Wine Tourism and the Mid-Atlantic Wine Consumers’ Interest in Tasting Room Activities

By: Jen Zelinskie and Dr. Kathy Kelley

Though you welcome them when they enter your tasting room and you ask where they are from between pours, do you ever really wonder how important wine tourism is to you and your community?   Based on statistics published within the past few years, wine tourism has grown and is often the “core” vacation activity.  The following table describes just a few statistics about number of wine tourists and the resulting economic impact that the wine, grape, and related industries had on New Jersey, New York, and Pennsylvania just a few years ago.

Screenshot 2016-07-26 13.04.01With a few magazines devoted specifically to this type of tourism and national and international conferences slated for this fall and next spring, wine tourism is getting the attention it deserves.

Who is a wine tourist?

Just as not all wine consumers are alike and similar in their consumption and purchasing preferences, wine tourists can be segmented based on level of interest in wine and non-wine related activities.  According to Dr. Marlene Pratt, Griffith University in Australia, four types of wine tourist profiles exist:

  • ‘Wine interested’ (55 percent): “likes wines and has attended tastings and wineries before. Enjoys food and exploring the countryside. Generally travels with friends to wine regions. Eager to learn about wine.”
  • ‘Wine curious’ (17 percent): “has a low to moderate interest in wine, is motivated to visit the region by non-wine reasons and wineries are seen as ‘just another attraction.’  Is satisfied with basic knowledge of wine.”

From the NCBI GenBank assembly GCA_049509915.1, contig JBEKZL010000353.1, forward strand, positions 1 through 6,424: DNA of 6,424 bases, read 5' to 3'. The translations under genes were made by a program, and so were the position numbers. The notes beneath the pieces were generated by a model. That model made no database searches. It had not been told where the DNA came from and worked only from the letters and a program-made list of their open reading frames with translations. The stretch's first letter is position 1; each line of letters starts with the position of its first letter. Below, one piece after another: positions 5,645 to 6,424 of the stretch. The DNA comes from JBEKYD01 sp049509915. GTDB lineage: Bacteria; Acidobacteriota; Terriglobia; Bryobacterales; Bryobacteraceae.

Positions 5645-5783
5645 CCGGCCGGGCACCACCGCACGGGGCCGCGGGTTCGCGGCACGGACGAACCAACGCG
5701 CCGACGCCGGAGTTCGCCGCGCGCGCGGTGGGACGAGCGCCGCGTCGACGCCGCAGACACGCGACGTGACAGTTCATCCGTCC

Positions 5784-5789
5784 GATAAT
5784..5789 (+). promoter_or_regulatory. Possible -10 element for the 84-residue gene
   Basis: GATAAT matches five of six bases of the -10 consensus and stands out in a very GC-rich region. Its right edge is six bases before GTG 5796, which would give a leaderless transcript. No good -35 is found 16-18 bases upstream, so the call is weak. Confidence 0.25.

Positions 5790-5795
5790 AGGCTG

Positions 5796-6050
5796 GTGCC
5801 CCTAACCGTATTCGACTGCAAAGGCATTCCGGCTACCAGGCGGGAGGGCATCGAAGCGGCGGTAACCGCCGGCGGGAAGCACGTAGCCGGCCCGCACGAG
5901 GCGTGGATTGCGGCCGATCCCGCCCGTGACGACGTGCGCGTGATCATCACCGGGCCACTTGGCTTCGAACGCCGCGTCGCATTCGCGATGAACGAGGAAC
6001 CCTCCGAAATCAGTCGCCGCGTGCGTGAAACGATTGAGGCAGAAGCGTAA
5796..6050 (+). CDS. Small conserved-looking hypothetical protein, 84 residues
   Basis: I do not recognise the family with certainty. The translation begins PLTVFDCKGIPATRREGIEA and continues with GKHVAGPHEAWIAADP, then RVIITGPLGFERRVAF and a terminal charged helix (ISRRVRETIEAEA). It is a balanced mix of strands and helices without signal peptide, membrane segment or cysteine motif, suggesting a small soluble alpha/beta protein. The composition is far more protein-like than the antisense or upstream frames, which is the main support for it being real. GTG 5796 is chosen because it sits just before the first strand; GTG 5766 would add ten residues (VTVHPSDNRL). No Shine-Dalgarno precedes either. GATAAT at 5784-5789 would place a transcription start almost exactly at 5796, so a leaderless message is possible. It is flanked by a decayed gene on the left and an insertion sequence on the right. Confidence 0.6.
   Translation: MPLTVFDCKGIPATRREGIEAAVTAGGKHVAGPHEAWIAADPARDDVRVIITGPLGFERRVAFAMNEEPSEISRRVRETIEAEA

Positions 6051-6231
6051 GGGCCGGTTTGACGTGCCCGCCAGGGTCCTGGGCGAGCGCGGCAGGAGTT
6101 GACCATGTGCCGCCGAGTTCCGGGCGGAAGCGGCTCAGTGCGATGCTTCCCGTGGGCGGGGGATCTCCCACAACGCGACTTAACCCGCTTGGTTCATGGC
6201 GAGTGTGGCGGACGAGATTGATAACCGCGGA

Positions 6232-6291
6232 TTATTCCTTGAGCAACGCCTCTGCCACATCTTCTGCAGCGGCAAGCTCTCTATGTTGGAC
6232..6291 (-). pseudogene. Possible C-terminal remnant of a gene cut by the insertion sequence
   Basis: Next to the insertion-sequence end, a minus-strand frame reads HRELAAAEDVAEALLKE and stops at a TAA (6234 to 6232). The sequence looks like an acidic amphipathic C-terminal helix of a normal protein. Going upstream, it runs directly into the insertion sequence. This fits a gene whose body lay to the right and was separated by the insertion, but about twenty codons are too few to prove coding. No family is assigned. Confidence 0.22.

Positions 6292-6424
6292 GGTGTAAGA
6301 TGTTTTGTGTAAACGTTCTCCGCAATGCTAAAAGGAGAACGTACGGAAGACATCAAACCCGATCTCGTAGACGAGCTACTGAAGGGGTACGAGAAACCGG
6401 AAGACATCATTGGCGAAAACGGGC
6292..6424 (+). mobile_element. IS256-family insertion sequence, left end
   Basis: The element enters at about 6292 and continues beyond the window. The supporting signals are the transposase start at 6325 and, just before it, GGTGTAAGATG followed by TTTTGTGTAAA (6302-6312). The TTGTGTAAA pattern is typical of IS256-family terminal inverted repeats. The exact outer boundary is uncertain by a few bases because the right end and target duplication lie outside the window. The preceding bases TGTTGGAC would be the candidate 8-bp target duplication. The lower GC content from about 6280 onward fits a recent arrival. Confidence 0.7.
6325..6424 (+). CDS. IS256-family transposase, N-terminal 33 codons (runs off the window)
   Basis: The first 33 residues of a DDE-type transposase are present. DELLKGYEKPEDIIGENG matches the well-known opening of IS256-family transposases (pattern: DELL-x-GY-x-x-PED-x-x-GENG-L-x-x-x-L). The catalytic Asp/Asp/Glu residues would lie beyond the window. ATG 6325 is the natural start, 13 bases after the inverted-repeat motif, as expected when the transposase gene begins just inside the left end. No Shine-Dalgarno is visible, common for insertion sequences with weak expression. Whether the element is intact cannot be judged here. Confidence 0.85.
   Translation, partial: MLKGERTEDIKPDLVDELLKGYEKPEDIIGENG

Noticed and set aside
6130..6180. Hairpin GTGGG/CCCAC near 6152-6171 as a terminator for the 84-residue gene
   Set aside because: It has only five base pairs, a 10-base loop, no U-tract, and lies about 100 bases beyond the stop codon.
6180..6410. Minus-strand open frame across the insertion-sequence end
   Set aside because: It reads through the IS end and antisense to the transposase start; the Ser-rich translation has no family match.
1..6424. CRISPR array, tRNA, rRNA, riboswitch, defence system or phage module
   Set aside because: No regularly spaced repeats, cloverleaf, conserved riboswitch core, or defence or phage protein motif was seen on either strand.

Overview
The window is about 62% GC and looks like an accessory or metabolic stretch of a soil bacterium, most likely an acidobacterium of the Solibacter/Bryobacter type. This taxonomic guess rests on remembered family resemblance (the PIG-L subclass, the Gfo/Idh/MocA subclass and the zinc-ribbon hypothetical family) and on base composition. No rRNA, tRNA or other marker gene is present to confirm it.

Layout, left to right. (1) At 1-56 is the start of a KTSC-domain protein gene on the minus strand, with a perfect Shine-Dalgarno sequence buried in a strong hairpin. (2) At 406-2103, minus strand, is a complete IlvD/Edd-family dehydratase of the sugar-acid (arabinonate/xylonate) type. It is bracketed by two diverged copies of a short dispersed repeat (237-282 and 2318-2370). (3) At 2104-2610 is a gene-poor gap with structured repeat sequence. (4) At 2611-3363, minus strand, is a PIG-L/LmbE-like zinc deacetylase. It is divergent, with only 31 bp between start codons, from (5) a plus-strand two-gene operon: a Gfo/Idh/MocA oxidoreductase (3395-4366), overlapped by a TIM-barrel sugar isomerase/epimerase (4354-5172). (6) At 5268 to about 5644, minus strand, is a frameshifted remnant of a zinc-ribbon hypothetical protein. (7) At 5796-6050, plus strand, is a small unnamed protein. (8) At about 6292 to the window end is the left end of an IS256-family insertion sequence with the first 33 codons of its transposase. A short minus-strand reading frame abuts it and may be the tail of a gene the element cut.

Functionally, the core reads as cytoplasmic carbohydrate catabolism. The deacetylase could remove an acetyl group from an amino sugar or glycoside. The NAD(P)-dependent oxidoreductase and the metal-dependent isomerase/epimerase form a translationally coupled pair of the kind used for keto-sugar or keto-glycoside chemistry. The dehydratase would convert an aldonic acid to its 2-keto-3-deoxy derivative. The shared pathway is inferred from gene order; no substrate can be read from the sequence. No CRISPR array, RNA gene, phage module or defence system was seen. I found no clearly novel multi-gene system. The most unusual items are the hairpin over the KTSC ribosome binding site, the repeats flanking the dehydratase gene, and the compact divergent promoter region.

• ‘Wine lover’ (15 percent of wine tourists): “knows wines and can discuss the finer points of wine with the wine-maker. Food and wine matching is important. Visits the winery for buying, tasting and learning about wine.”
  • ‘Disinterested tourist’ (12 percent) “visits wineries as part of a group, and sees it as an alternative to a bar. Generally just concerned with drinking wine, and has no interest in learning about wine” (

Knowing which type(s) of wine tourists visit your tasting room can better prepare you for meeting, if not exceeding, their expectations.  For example, you could use this information to:

  • create a more advanced tour for the ‘wine lover,’
  • develop a tasting menu and local food pairing for groups for the ‘wine interested,’ or
  • organize a multi- farm, ag. business, etc. tour for groups of ‘wine curious’ visitors.

What might “complete” a wine tourist’s visit to your tasting room?

So, what are the motivations, preferences, and activities wine tourists engage in when planning a “winecation?”

A wine tourism study conducted by researchers at the Sustainable Tourism Cooperative Research Centre (STCRC) in Australia focused on lifestyle aspects of food and tourism. They discuss eight key “enhancement factors” for the wine tourism experience:

  • Authenticity – “consumers feeling they have had a special experience that they could not have had elsewhere,”
  • value for money – “feeling the experience was worth the monetary investment… feel they have obtained value for what they spent,”
  • Service interaction – “positive service interactions… enhanced the overall experience,”
  • setting and surroundings – “location of the winery that attracted people, including the outlook and scenery,”
  • product offerings – “food and wine experience was enhanced by type of products served or opportunities to purchase other regional products,”
  • information dissemination – “three major sources of information: print… visitor information centers, and ‘word of mouth’,”
  • personal growth – “all factors allowing the tourist to learn about the region, food and wine as well as interactions with winemaker and staff,” and
  • indulgence and lifestyle – tourist feels they received a “total pleasing experience” (